Duncan Honeybourne — Living on the Autistic Spectrum

Duncan Honeybourne’s life and career as a professional musician has been shaped by his Aspergers Syndrome. Since receiving his diagnosis in 1999 he has also become well-known nationwide as a thought-provoking and entertaining lecturer on his experience of life on the autistic spectrum. He has given talks and presentations on a wide range of AS-related topics, including ‘Before and After Diagnosis’, ‘Aspergers and the Workplace’, friendships, relationships and ‘making sense of social rules and hierarchies’. He is an experienced and inspiring communicator who has lectured at many conferences and events and has delivered insights and training to parents, teachers and other professionals. He now devotes part of his time exclusively to raising awareness and promoting understanding of autistic spectrum conditions.

Duncan Honeybourne in conversation with Mari Saeki of the National Autistic Society
Duncan in conversation with Mari Saeki of the National Autistic Society.
Part of a series of films for the Manchester Camerata/
Royal Exchange Theatre Songlines project.

In 2012 he was commissioned to make a series of short films on autism for the Manchester Camerata/Royal Exchange Theatre Songlines project.

Watch the series of 11 short films about autism

Some reactions to Duncan’s talks about living with an Autism Spectrum Condition:

Talk/Lecture content

Duncan has given lectures and presentations on many AS-related topics. The following three talks are examples, but he is happy to structure content and emphasis according to the requirements of a specific context or event. Please feel free to make contact if you would like to discuss possibilities.

As a guideline, each of these talks can be adapted to last between 30 minutes and 1 hour.

Asperger’s Syndrome: life before and after diagnosis

In this talk, Duncan looks back to his life before diagnosis. He recalls a childhood which, although happy, was marred by a sense of isolation and apartness. He describes watching other people as though they were behind a screen, and he relates his inner anguish at being unable to successfully and competently participate in the “game” of life. His literal, autistic perceptions emerge through sharp and entertaining recollection and observation, and he describes the tangles into which he was drawn via his undiagnosed Aspergers. Following a nervous breakdown at the age of twenty-one, Duncan received a diagnosis of Aspergers Syndrome, and he tells how he was at last able to learn to know and accept himself.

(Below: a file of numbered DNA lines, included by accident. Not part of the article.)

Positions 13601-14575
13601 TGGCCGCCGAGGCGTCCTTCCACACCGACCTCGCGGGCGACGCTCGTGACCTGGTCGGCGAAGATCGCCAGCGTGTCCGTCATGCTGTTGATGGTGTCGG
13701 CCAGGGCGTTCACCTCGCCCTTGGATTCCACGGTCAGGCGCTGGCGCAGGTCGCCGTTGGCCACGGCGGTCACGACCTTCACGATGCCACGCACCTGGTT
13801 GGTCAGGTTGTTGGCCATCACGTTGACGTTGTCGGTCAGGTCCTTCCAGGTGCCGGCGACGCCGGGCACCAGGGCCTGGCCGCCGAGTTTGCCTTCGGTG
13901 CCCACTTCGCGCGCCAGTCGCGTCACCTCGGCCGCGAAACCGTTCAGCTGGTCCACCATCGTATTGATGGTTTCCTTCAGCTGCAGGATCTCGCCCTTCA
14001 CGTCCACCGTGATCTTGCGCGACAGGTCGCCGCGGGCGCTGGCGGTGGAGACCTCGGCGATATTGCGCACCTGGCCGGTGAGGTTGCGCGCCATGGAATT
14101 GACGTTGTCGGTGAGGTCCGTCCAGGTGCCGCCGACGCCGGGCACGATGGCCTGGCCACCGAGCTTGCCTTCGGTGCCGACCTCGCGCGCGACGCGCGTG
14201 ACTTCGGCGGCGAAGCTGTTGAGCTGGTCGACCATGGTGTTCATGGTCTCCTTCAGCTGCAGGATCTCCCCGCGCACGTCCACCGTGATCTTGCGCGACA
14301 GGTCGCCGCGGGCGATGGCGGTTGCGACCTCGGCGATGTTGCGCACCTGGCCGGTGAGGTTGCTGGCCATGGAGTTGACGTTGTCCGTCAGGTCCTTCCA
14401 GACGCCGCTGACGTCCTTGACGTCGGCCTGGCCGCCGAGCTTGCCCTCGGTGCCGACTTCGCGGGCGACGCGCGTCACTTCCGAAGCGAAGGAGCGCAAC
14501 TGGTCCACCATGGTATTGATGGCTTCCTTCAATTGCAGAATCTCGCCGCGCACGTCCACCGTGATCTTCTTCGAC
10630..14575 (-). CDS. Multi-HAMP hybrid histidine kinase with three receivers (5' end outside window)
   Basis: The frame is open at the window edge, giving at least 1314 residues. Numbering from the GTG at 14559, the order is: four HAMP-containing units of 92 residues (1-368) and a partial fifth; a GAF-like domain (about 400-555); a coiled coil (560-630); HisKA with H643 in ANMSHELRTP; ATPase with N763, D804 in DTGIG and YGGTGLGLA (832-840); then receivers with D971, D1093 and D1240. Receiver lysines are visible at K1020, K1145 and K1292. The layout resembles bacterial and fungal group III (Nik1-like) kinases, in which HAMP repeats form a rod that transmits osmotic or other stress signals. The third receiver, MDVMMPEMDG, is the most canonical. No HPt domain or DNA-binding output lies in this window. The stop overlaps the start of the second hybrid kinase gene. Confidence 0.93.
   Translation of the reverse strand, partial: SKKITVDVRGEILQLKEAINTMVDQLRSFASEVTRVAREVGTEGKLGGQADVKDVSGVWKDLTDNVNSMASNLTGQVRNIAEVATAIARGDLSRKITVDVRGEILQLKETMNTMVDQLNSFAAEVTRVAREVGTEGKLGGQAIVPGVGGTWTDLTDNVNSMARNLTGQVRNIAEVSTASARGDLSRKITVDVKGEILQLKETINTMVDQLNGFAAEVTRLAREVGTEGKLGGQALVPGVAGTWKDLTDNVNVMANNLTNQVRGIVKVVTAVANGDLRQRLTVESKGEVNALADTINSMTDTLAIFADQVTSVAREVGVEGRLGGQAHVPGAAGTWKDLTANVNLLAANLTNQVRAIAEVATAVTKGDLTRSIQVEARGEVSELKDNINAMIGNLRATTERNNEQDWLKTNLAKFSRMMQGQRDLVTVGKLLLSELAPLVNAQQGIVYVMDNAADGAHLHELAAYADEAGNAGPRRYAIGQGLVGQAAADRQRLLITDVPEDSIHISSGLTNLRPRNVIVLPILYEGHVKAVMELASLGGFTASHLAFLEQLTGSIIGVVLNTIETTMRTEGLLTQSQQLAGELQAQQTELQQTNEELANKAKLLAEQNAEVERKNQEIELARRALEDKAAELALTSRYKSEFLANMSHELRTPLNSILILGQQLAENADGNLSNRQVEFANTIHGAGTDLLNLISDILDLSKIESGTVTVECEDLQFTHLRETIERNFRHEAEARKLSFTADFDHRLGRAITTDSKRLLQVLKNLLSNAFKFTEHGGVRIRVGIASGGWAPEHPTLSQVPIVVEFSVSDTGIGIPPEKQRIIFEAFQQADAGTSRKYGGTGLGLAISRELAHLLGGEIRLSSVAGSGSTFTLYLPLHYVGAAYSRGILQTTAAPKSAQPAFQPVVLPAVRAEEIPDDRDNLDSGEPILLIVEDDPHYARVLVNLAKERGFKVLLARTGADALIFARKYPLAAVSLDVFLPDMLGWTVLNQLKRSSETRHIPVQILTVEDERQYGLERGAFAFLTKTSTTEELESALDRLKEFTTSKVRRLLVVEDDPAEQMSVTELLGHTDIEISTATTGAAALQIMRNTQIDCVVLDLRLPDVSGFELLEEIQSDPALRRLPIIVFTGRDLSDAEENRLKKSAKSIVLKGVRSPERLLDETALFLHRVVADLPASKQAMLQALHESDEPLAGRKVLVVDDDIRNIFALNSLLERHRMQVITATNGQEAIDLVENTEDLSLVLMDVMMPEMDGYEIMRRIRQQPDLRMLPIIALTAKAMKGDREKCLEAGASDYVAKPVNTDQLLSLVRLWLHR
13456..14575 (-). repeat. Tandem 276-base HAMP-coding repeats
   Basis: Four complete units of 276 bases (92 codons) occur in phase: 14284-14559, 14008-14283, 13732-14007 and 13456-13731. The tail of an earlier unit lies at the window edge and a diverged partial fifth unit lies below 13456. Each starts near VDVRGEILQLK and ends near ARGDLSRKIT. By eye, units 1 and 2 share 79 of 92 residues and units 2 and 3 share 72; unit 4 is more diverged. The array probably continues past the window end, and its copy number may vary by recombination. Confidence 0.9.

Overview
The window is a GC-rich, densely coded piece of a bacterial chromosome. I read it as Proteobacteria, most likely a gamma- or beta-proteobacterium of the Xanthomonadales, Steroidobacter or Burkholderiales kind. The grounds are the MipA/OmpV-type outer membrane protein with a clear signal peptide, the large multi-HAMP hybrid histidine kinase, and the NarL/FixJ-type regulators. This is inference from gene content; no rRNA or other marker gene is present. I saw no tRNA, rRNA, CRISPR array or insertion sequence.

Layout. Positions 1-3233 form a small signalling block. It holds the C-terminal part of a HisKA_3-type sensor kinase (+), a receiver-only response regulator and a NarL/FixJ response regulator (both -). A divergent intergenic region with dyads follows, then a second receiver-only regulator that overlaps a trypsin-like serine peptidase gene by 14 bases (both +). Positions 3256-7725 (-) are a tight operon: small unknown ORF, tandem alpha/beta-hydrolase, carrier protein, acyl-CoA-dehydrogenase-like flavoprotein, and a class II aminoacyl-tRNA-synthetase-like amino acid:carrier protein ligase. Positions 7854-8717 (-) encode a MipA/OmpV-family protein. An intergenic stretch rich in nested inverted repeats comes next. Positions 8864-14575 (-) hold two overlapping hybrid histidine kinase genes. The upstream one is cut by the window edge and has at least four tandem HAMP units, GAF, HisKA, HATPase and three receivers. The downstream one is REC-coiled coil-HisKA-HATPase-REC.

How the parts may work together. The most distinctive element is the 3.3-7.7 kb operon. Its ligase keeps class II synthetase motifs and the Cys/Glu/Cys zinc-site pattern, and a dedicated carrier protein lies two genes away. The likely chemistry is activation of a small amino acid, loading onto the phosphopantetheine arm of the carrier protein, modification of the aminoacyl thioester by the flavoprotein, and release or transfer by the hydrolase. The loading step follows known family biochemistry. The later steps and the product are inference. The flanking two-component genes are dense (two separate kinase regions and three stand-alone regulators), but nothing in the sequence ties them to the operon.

Asperger’s Syndrome and the Workplace

Duncan is fortunate to have carved a varied and satisfying career in which he works closely and creatively with a wide range of people. Whilst this success might suggest that he has largely overcome many of the social difficulties identified with those on the autistic spectrum, he nonetheless still finds many aspects of social interaction immensely difficult and stressful. In this frank and illuminating talk Duncan demonstrates that, whilst he strives to achieve and maintain professional success, his autistically-wired brain is inescapably different from “the norm” and he describes how essential it is for him to remain in touch and accepting of this in order to flower professionally and socially. He discusses ways in which his Aspergers Syndrome has directly influenced his career choices and examines elements of his own work and of his approach to other human beings which may be affected by his autism. Many of these differences emerge as strong, positive and beneficially challenging, yet Duncan insists that perspective and communication must be maintained in order to avoid potential misunderstanding and conflict in the workplace. Self-awareness and openness are promoted as key values, and Duncan’s own subtle and insidious manifestations of AS are treated with candour and humour throughout.

Asperger’s Syndrome: Friendships, relationships and learning to make sense of social rules and hierarchies

In this hard-hitting talk, Duncan underlines the isolation and confusion inherent in living with Aspergers Syndrome. He recalls his own anxieties and frustrations at trying to create friendships and relationships, and his attempts at copying the behaviour of others in order to make the imaginative, and thus the actual, leap into being “normal”. He articulates how bizarre and baffling the world’s social hierarchies and rules of acceptable behaviour can appear to someone with AS, and explains how frightening it is to struggle to learn - clumsily and by painstaking analysis and mimicry - what others can do automatically and perfectly. Duncan paints a bleak picture of the “disability” of being on the autistic spectrum but highlights a warm optimism that much can be achieved with self-awareness and the educated understanding and acceptance of others. Thus he stresses his mission to raise awareness of autistic spectrum conditions, and he tells the story of the many nourishing and enriching friendships he has enjoyed. He offers a range of strategies which have been useful to him and to others with AS in establishing positive connections with others and in addressing misunderstanding and prejudice.